A couple of weeks ago we finished a chapter for the forthcoming APA handbook of forensic psychology. The following paragraph is jettisoned from the final version (those co-authors!) but I still think it’s an interesting observation about the homology assumption (admittedly of only marginal relevance to the good stranger!):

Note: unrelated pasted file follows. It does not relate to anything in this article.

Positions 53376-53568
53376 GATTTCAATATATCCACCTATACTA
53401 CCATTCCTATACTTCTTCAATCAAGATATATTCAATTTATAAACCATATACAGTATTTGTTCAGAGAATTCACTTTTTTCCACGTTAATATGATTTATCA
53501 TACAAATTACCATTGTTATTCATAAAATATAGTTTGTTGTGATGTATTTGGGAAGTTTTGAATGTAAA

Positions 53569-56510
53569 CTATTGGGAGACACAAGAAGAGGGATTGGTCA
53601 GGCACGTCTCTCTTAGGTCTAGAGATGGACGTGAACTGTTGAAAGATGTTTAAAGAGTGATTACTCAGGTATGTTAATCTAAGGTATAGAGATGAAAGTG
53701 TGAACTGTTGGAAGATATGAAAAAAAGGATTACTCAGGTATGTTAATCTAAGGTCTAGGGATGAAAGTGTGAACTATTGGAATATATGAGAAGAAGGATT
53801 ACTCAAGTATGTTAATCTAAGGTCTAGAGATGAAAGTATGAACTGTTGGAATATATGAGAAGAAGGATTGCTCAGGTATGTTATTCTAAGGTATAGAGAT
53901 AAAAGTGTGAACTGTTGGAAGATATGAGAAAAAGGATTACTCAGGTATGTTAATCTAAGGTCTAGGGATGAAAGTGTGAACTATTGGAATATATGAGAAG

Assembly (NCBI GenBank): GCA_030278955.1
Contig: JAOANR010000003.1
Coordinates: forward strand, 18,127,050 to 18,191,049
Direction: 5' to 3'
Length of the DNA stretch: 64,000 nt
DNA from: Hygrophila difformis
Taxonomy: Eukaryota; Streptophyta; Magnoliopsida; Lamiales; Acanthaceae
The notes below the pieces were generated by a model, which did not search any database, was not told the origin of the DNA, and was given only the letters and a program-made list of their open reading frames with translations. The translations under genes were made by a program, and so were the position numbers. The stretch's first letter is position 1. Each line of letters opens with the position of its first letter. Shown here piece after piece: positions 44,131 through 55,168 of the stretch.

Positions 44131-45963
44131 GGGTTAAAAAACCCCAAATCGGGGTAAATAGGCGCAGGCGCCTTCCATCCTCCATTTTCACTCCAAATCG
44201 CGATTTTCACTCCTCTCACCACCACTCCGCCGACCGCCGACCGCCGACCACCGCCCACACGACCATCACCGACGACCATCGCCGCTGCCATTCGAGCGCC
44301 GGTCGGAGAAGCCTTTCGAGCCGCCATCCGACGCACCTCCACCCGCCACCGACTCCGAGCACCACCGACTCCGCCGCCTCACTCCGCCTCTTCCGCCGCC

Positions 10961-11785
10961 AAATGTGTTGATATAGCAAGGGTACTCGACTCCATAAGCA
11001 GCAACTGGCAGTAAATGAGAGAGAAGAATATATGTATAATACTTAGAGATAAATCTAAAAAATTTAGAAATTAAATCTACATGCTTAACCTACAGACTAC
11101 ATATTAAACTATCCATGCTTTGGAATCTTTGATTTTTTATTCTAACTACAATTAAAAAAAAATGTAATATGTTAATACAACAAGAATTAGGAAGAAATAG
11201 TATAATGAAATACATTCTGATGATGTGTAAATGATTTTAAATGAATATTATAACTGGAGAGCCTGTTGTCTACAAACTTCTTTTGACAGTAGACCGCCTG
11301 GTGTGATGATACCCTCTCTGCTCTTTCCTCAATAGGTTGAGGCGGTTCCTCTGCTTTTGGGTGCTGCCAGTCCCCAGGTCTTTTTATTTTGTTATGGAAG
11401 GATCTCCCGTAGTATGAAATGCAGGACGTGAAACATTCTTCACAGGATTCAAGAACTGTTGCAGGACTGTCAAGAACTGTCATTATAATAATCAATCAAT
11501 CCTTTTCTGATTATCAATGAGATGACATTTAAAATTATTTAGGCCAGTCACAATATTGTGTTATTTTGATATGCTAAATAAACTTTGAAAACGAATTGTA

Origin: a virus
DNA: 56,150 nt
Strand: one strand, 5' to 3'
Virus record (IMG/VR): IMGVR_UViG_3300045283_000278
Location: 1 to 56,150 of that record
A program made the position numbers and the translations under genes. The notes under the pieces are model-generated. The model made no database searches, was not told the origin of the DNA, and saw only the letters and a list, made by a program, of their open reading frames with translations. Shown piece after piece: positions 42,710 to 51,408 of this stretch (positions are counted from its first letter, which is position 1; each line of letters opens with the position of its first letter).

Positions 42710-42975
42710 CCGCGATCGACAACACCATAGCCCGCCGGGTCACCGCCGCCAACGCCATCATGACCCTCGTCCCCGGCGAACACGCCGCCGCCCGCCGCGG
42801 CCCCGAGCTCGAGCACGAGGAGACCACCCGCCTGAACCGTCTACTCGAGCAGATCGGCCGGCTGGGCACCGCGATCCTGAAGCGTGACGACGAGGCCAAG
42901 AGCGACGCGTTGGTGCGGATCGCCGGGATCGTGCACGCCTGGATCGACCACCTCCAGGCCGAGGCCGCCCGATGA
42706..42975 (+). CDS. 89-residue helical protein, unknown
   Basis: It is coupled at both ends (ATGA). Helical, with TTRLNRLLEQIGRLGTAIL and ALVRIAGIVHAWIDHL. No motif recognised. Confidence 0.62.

As it happens, geographic profiling is a unique example of the homology assumption because evidence suggests that it does not hold in all cases, but that it holds in a sufficient number of cases to be useful. Specifically, research has shown that one cannot differentiate the actions (i.e., pattern of offense locations) of offenders who live locally from the actions of those who commute into the area to offend (Canter & Larkin, 1993). Thus, the single offending pattern does not have a homogenous relationship with the characteristic of where the offender is likely to live. However, assuming that an offender is not a commuter, in contexts where over 80% of offenders commit crimes locally, enables correct inferences about home location in the majority of cases.